While healing does not happen overnight, it can begin with a phone call or e-mail to Project Rachel. “We know that it’s the Holy Spirit who has prompted people to even call the ministry for help. We offer different types of services depending upon an individual’s needs and provide ongoing support as well,” Russell said. A key element to promote healing is trust.
The Project Rachel Ministry provides a trustworthy environment, a safe place to heal through individual and group counseling, healing retreats and the support of a prayer team. It is a ministry of the Catholic Church that offers mercy and hope to anyone affected by abortion, including boyfriends, husbands, grandparents, etc. The goal is to offer reconciliation to men and women –– reconciliation with God and with their lost child. Russell encourages fathers-to-be to speak up when faced with an unplanned pregnancy, and insists they are the most influential person to a young woman making this monumental decision.  
Power of prayer
Helping a mother who is facing an unplanned pregnancy choose life for her child is really about valuing the family as the building block of society, the foundation that God intended for society. “Secular society is saying the family is not important, but we know that it is, so we offer the opposite message, and we have truth on our side. God has willed that child to be born and he has a plan for that child’s life ... that’s what we believe. That’s our faith,” Russell said. 
Through prayer, every Catholic can help break the destructive cycle of abortion. Recently, a Planned Parenthood in Austin validated the success of consecutive prayer campaigns when they erected a tall brick wall in front of the clinic, so their clients could not see people praying outside. “They know it (prayer) is working and we know it’s working,” Russell said.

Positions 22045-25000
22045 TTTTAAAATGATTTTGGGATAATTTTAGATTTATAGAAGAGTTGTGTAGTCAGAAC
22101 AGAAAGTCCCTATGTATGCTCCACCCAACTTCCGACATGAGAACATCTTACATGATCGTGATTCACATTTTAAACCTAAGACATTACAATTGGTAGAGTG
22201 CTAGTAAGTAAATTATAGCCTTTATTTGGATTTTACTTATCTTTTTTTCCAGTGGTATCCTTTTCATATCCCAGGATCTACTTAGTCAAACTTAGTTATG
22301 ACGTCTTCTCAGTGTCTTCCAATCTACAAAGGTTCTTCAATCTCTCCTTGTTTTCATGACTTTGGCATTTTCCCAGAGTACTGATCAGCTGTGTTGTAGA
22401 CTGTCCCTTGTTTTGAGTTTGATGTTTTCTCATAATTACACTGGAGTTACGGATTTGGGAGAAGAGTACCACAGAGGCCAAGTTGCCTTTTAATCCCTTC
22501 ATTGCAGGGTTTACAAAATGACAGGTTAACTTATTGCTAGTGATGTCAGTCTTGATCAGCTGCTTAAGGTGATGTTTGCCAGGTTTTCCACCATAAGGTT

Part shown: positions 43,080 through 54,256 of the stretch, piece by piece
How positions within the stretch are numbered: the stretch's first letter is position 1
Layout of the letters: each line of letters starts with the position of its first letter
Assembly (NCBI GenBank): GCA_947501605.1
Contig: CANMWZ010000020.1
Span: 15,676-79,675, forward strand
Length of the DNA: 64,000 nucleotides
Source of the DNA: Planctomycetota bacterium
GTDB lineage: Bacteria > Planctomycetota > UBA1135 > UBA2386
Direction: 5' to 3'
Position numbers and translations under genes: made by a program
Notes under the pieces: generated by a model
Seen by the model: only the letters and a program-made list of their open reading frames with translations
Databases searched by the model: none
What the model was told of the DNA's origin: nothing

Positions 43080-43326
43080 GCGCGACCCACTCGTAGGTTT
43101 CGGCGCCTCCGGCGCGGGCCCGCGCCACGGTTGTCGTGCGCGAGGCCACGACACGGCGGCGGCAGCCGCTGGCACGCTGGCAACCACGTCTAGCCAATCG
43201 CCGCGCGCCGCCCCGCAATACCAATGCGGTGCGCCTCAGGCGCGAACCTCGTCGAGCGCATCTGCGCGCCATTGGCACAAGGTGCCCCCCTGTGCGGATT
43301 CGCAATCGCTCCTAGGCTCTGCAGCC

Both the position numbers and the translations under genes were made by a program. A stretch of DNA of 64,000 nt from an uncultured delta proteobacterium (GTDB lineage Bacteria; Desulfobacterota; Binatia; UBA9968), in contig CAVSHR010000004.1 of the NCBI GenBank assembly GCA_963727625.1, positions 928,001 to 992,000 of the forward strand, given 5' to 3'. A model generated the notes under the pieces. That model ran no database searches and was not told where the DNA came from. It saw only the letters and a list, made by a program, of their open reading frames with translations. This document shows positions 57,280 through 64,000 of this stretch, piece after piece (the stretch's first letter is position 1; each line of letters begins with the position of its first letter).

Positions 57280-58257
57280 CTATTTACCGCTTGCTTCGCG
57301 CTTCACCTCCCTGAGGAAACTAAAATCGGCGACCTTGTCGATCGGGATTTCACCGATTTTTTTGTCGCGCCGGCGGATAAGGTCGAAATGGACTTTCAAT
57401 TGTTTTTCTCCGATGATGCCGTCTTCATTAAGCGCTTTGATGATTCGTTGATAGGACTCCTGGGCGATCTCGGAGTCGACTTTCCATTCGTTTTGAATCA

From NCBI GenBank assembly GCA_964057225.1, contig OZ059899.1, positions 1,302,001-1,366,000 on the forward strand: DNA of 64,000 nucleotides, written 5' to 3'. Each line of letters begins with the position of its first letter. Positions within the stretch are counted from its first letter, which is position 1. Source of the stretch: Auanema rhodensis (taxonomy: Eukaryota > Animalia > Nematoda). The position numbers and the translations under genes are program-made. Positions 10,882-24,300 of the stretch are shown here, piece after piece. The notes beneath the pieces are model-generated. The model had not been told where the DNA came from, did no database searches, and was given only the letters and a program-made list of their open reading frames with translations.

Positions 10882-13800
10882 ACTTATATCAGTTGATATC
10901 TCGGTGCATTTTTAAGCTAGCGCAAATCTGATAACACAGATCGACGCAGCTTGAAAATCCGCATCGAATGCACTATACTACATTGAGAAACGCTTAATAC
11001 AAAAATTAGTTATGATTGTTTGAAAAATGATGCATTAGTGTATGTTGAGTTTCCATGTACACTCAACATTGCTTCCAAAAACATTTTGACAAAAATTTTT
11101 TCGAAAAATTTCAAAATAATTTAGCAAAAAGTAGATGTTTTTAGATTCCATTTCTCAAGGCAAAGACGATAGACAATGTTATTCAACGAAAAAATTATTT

Catholics can also help the healing process simply by being welcoming. Anna grew up Catholic, but did not feel she could participate in the church after her abortion. 
“It changed my whole perception of the church when I met a priest who was so welcoming, so beautiful to me, and he didn’t even know me. It was just so relieving ... to know that I could actually walk hand-in-hand with the church again. He helped me to dare to approach the sacraments again,” she said. 
For those who suffer 
Anna’s message to post-abortive women: “If you’ve been considering calling Project Rachel, just don’t wait ... pick up the phone ... take the first step. If you chicken-out, just keep trying. Just keep trying because it is there and it’s life changing.”
Project Rachel partners with other pro-life organizations across the diocese. Together, they work to see, in those who suffer, the face of Christ. Through its volunteers, the ministry aims to be the hands and feet of Christ, bringing love, compassion and mercy to all.
Tragically, abortion has been a legal medical procedure for more than 40 years. The ministry team frequently hears that abortion was a decision made before all options were explored, or even explained, to the parents-to-be. Statistically, couples who abort do not stay together, whether they are a teenage couple or a married couple. Abortion crosses all socio-economic lines.
How to help 
Many volunteer opportunities are available with the Project Rachel Ministry. Volunteers can become a member of the prayer support team, answer the help line, pray “out on the sidewalk,” etc. Russell describes their volunteers as those who are willing to show up and say, “I’m here, Lord. What do you want me to do?”
To volunteer or to begin your own journey toward peace and reconciliation, call or leave a message on the We Care Help Line, answered daily by trained volunteers at (877) We Care2 or (877) 932-2732. To begin corresponding anonymously, e-mail project-rachel@austindiocese.org, or contact the Project Rachel Ministry Team directly through Mary Helen Russell at (512) 949-2488.